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matt has written 775 reviews for films rated ★★★★ .

  • Ad Astra

    Ad Astra


    "And that's what almost killed you."

    Obsession, love, grief, outer space: all the same airless, psychic crucibles, the scariest environments imaginable.

  • Rider on the Rain

    Rider on the Rain


    Truly strange piece of almost-Eurocore, riddled with Alice in Wonderland references, about a woman trapped in a world where nobody notices or cares about her constant psychic suffering. It's only when she's assaulted, though, that she starts to really unravel, with the help of menacing detective Charles Bronson, who may or may not represent her subconscious desire to lash out. Convoluted and deliberately tonally erratic, with rape/revenge tropes colliding with almost whimsical meet-cute romance and even a bit of a jaunty caper plot thrown in. Never seen anything quite like this one.

  • Wild at Heart

    Wild at Heart


    "Hearts will never be practical until they can be made unbreakable."
    "But I still want one."

  • The Great Escape

    The Great Escape


    Sturges' unpretentious and ruthless economy aimed squarely at a sprawling caper film. Maybe his best movie.

  • War and Peace

    War and Peace


    Could stand to lose about 20 minutes.

  • Wild Things

    Wild Things


  • Too Old to Die Young

    Too Old to Die Young


    The Goofus to Twin Peaks' Gallant, Refn's gorgeous, exhausting, monumentally self-absorbed set of his own kinks jaggedly merged with some dipshit prankster-ish commentary about violence, whether it be misogynist, vaguely spiritual, or the specifically American kind. Probably his most sprawling, stupid, totally entrancing hypnodrone yet.

  • Deadwood: The Movie

    Deadwood: The Movie


    Let's not pretend this doesn't stand on some pedestal of history and sentiment. That thing being acknowledged, if it's all the same to you, here's a small treasure and a fitting fuckin' epitaph.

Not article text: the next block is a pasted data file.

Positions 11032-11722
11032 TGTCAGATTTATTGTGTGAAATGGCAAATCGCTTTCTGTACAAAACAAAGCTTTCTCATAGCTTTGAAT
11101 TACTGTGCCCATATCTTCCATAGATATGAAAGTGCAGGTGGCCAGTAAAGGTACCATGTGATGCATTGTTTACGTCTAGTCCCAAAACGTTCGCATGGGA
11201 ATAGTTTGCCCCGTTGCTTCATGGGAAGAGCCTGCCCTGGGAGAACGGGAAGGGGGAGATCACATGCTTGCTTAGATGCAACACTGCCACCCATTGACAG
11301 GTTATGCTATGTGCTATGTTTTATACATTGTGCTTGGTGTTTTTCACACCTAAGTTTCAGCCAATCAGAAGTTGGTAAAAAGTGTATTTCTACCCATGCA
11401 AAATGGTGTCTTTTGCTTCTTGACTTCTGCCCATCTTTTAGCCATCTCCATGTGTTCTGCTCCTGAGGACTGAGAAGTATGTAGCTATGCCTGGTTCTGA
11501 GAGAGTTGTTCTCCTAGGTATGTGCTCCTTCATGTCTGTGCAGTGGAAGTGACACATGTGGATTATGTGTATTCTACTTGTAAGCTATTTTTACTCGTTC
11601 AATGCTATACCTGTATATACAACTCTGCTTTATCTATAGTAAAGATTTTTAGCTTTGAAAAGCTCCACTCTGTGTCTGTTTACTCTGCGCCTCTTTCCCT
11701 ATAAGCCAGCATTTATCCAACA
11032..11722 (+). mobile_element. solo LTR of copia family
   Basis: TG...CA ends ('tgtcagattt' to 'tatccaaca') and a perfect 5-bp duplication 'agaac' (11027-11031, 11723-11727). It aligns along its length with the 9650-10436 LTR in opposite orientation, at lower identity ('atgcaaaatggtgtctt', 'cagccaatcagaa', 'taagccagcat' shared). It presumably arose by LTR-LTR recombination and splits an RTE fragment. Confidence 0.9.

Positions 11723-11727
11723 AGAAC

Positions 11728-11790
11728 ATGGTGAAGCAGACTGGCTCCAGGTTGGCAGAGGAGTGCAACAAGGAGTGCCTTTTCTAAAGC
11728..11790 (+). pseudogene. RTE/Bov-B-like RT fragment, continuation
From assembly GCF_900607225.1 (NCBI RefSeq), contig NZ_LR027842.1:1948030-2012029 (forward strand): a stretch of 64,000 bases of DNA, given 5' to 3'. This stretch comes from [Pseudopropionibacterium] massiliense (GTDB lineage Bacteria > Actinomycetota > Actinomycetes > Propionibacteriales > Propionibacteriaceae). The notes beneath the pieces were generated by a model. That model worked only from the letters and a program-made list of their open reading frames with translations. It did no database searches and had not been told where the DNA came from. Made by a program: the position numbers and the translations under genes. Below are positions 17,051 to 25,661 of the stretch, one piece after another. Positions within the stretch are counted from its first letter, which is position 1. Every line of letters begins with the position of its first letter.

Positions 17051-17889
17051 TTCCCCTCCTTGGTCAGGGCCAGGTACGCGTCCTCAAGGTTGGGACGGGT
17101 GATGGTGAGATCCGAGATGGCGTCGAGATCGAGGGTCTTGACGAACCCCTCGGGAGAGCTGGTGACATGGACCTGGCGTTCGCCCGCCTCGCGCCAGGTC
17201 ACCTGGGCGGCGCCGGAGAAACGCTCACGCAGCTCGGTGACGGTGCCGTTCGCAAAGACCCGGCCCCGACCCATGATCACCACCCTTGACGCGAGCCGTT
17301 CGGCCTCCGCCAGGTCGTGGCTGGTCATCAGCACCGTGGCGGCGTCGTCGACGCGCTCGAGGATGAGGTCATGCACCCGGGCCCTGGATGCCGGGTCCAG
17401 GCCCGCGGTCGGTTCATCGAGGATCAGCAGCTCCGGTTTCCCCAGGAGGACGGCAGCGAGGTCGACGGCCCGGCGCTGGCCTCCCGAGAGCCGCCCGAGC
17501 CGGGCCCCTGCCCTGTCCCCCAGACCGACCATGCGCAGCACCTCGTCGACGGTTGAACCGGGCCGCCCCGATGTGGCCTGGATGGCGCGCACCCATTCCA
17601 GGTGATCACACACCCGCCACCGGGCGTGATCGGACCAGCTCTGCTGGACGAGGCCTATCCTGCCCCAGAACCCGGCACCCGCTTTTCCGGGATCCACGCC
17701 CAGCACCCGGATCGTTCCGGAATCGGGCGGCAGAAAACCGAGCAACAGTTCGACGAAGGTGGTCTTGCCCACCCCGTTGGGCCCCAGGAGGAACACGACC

• Avengement



    Johnson's been refining his work now over an incredible run of innovative, idiosyncratic features, and he's finally really nailed it I think. The shifting chronology, the moral conundrum, the clunky verbosity, and don't forget the relentless, tangibly fleshy brutality...they all come together here. Adkins has been steadily claiming territory too, and as such this is another step up for him as a performer and actor. These two have become such a formidable team, the ultimate DTV auteurs.

  • Tombstone



    Come for the simple, violent, unreconstructed western goodness, stay for the absolutely stacked cast, toplined by...that's right, you guessed it...Frank Stallone!

  • John Wick: Chapter 3 – Parabellum

    John Wick: Chapter 3 – Parabellum


    Easily the weakest WICK; John's journey out of existential Hell is largely abandoned for an entire movie dedicated to writing itself out of the cliffhanger from the last one. But nobody's shooting action like this: the clean display of athleticism, the sheer vicious glee of the violence, the truly dazzling use of color and cornball symbolism. I'd love it if the part 4 that this is so clearly promising ditched the mythology and went back to basics, but I'd be lying if I said this wasn't an absolute blast.

  • Master Z: Ip Man Legacy

    Master Z: Ip Man Legacy


    Classic HK period melodrama with an old-school Shaw vibe, both visually and narratively. Woo-ping hasn't lost even half a step; this thing is loaded with memorable, creative fight sequences featuring some tremendous wirework and his usual focus on his performers' athleticism and speed. If a better martial arts movie comes along this year I'll be shocked.